In the middle years of this decade—big, bullish, booming years—Detroit's Big Three haughtily ignored the influx of foreign sports and economy cars. Then two years ago, with a sobering recession mounting, the triumvirate blinked at the import figures and the sales of home-grown economy breeds (Rambler and the more recently successful Lark) and began to explain to the public why the little cars would never last. This year they took a hard look at the dollar-green wave of the future and produced their own variety of the economy automobile—appropriately tagged the "compact car."
Ford will be out first with its Falcon—a hip-snuggling six-passenger vehicle which they confidently think will be an irresistible second car, and which many others think may displace its larger blood brothers in many garages. (General Motors with the Corvair and Chrysler with its Valiant will also soon be in the compact-car act, with appropriate fanfare. Their offerings will be introduced in subsequent issues.)
To Americans—who now are diet-conscious and willing to squeeze—the economy car is exemplified in such vehicles as the beetle-hunched Volkswagen, the pert Renault Dauphine and the basic Fiat 1100 sedan. The compact car, however, will not put the same squeeze on U.S. drivers; the Big Three are deferring to what they interpret as a demand for a bit more comfort, weight, luggage space and styling—without, we might add, the chromium cosmetics long thought to be the most notable characteristic of Detroit.
The Falcon is a fraction more than 181 inches overall, as against the 1959 Ford's 208 inches. It has a 109.5-inch wheelbase, about nine inches shorter than the standard Ford, and its over-all width is some seven inches trimmer. The Falcon is more pudgy and yet more sophisticated than her British Ford sisters Anglia and Prefect, and she is even stouter than the French Dauphine, which has an 89-inch wheelbase, 155-inch over-all length and a girth 10 inches narrower than Falcon's 70 inches. The American car crouches at 54.5 inches, while the Dauphine is 2.5 inches taller. In comparison to the 1959 Ford Fairlane series and Custom 300, the Falcon comes remarkably close to meeting the big car's interior dimensions. Its weight is 2,366 pounds.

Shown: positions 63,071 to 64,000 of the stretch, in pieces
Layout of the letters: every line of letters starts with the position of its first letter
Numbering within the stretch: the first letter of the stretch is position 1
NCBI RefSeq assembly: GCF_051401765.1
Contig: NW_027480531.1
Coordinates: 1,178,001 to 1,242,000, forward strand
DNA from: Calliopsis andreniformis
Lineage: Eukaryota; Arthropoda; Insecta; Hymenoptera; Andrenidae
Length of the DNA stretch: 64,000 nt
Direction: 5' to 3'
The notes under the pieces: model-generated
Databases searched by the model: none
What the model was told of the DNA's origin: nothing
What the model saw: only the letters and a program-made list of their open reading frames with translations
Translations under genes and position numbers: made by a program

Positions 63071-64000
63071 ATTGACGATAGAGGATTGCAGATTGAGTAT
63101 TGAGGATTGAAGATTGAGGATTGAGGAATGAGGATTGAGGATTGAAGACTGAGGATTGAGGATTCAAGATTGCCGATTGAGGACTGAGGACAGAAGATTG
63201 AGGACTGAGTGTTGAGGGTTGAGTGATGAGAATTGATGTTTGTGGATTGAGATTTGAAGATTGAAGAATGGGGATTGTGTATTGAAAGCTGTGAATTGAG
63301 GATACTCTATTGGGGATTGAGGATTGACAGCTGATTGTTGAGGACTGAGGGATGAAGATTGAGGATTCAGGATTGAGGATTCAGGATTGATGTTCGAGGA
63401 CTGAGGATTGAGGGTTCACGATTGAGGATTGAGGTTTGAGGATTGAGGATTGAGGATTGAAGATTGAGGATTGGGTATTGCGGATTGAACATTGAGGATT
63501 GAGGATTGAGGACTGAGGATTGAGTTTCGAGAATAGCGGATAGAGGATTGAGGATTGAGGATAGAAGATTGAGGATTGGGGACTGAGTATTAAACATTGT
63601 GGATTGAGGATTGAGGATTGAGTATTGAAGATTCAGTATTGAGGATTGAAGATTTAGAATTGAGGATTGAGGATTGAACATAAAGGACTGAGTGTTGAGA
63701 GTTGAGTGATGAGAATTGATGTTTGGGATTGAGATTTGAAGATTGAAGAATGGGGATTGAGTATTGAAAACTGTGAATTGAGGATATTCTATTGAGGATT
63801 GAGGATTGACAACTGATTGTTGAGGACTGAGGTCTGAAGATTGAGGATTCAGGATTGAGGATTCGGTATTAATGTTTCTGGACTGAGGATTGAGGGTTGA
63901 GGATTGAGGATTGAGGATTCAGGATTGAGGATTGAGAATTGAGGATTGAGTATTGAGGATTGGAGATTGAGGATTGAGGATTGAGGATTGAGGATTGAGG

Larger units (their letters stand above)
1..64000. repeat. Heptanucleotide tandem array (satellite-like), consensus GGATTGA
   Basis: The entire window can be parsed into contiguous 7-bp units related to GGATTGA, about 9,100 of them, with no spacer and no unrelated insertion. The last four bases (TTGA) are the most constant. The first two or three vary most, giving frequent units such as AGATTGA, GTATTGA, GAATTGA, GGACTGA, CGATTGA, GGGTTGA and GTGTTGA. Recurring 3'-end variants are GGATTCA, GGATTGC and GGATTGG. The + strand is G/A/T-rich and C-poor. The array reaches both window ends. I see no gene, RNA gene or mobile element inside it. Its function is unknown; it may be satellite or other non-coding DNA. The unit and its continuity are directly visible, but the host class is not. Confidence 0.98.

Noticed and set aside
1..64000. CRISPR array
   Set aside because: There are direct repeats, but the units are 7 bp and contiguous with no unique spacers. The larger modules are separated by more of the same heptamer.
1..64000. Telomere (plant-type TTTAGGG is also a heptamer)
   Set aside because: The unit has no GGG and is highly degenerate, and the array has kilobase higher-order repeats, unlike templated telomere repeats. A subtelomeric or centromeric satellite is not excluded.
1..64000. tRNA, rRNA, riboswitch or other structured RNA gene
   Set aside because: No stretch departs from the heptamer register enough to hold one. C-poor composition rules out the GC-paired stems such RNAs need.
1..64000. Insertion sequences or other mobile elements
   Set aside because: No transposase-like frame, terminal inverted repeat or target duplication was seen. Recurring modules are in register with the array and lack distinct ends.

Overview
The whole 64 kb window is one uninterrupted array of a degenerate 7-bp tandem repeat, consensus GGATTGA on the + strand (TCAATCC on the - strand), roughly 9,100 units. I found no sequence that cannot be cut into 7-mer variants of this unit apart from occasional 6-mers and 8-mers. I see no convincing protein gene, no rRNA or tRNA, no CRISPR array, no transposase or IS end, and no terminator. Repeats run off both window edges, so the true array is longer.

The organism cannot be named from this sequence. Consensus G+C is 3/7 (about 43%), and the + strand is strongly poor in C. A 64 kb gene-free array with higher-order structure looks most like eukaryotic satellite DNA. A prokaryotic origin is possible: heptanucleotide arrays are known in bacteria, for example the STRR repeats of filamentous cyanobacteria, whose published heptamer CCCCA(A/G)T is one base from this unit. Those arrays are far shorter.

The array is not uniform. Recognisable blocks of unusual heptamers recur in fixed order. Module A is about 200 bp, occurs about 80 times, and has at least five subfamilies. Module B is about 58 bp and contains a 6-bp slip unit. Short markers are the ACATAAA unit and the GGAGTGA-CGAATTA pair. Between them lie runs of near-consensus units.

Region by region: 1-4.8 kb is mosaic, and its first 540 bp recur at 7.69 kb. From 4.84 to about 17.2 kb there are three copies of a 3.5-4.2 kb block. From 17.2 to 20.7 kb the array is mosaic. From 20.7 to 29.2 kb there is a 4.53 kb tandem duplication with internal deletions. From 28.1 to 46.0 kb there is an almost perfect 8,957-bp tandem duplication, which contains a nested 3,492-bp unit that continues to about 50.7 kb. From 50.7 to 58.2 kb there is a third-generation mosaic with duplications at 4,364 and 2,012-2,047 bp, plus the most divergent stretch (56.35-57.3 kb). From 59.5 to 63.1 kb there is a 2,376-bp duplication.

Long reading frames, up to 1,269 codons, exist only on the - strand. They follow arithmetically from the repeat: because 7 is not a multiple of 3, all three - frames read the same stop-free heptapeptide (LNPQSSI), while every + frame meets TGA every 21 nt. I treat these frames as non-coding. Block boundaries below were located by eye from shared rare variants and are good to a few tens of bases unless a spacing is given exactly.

The exterior is neat, trim and efficient, with thin walls and doors. There are only 12 parts in the Falcon door, compared with 21 in ordinary cars, and in the door frame-two parts do the work of a previous 12.
Durability is a promise of Falcon, which will appear in two-door and four-door styles and will utilize an adequate overhead-valve engine which is expected to develop approximately 90 hp and give substance to claims of up to 30 miles per gallon. The six-cylinder plant has a 2½-inch stroke, one of the shortest in the industry, and a bore of 3½ inches. Friction should be reduced by these features. The six was selected over the four-cylinder engine to eliminate lugging, affording a smooth haul at low speeds with heavy loads. Falcon claims the six gets only two miles less per gallon than a four-cylinder automobile would.
The standard transmission offered will be three-speed synchromesh, but Falcon offers optional automatic shifting similar to Fordomatic. Its pickup is spunky, covering 380 feet in 10 seconds from a standing start. A 1959 Ford will cover 362 feet. Furthermore, accelerating at 50 mph in a passing situation Falcon will cover more ground than a standard model.
In general appearance the new compact Ford has some distinctive family characteristics, such as the suggestion of a Thunderbird hood, a hint of Mercury in the windshield and here-and-there Ford family characteristics. If the Falcon is not strictly economy (it will cost about $2,000), neither is it extravagant; it is new, it is compact, and it is going to give competitors, foreign and domestic, a run for their money.